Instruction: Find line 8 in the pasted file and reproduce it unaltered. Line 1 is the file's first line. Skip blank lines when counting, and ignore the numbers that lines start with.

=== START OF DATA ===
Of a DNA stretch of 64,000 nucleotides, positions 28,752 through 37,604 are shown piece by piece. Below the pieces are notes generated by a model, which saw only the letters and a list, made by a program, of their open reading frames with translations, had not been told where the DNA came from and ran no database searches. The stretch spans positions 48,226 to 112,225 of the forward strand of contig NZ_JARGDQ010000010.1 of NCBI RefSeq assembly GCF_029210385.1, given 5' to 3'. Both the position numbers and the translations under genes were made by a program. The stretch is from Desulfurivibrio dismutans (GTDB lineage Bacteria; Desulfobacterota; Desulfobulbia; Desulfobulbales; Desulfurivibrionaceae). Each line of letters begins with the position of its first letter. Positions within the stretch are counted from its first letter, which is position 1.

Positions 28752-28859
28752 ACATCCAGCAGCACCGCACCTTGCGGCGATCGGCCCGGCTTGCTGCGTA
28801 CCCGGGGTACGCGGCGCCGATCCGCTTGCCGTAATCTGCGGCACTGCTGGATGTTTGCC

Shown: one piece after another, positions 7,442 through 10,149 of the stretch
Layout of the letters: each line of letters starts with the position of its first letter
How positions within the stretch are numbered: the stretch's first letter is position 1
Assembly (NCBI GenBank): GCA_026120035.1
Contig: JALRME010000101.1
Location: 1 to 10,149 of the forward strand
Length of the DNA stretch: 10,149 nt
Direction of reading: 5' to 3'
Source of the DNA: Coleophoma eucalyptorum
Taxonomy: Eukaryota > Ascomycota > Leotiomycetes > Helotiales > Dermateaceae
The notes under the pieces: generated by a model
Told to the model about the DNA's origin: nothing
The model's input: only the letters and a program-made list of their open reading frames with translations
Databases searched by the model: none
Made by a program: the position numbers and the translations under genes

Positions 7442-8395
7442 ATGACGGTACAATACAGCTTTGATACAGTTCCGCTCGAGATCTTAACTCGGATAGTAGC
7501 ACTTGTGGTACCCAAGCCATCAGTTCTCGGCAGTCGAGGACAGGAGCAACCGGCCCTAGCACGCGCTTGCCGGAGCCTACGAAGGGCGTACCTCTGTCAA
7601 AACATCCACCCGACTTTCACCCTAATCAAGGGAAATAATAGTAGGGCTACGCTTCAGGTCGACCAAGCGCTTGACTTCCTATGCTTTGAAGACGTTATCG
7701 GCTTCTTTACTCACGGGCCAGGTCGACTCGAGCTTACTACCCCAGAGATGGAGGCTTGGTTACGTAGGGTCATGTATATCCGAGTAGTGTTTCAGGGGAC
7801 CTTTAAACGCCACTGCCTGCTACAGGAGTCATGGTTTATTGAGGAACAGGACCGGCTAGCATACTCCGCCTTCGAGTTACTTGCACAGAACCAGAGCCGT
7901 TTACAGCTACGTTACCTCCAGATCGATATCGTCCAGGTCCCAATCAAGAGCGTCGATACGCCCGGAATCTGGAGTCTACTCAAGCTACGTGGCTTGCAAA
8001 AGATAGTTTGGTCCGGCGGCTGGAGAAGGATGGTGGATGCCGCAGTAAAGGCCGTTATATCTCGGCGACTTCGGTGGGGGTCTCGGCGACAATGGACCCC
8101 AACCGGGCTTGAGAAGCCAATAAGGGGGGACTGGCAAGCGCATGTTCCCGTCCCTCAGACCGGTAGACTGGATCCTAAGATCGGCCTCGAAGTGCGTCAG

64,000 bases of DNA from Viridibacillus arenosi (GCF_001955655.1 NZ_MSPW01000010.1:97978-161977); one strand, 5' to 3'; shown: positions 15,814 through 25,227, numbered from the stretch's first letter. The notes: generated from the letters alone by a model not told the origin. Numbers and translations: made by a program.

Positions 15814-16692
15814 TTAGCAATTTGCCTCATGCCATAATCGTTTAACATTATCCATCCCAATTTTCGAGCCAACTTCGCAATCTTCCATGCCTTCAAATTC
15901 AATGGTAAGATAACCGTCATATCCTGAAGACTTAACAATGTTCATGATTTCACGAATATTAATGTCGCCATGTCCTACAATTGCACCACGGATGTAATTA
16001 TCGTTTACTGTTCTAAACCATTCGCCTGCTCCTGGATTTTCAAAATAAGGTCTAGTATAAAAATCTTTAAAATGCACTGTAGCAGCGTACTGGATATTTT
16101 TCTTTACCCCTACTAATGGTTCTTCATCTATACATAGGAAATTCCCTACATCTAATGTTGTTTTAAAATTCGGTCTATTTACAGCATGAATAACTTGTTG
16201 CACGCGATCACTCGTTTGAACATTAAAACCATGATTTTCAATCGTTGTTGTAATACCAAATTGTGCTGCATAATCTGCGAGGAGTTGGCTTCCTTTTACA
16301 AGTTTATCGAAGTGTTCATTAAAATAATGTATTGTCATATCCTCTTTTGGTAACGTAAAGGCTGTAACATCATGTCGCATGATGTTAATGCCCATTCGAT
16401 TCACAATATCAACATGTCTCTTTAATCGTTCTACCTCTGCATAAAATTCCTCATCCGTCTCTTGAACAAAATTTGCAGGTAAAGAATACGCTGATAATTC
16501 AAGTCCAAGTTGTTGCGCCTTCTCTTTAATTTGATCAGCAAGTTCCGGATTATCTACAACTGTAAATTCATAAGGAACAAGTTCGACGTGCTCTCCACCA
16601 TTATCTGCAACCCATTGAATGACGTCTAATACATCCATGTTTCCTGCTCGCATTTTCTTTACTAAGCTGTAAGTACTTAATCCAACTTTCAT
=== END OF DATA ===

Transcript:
Assembly (NCBI GenBank): GCA_026120035.1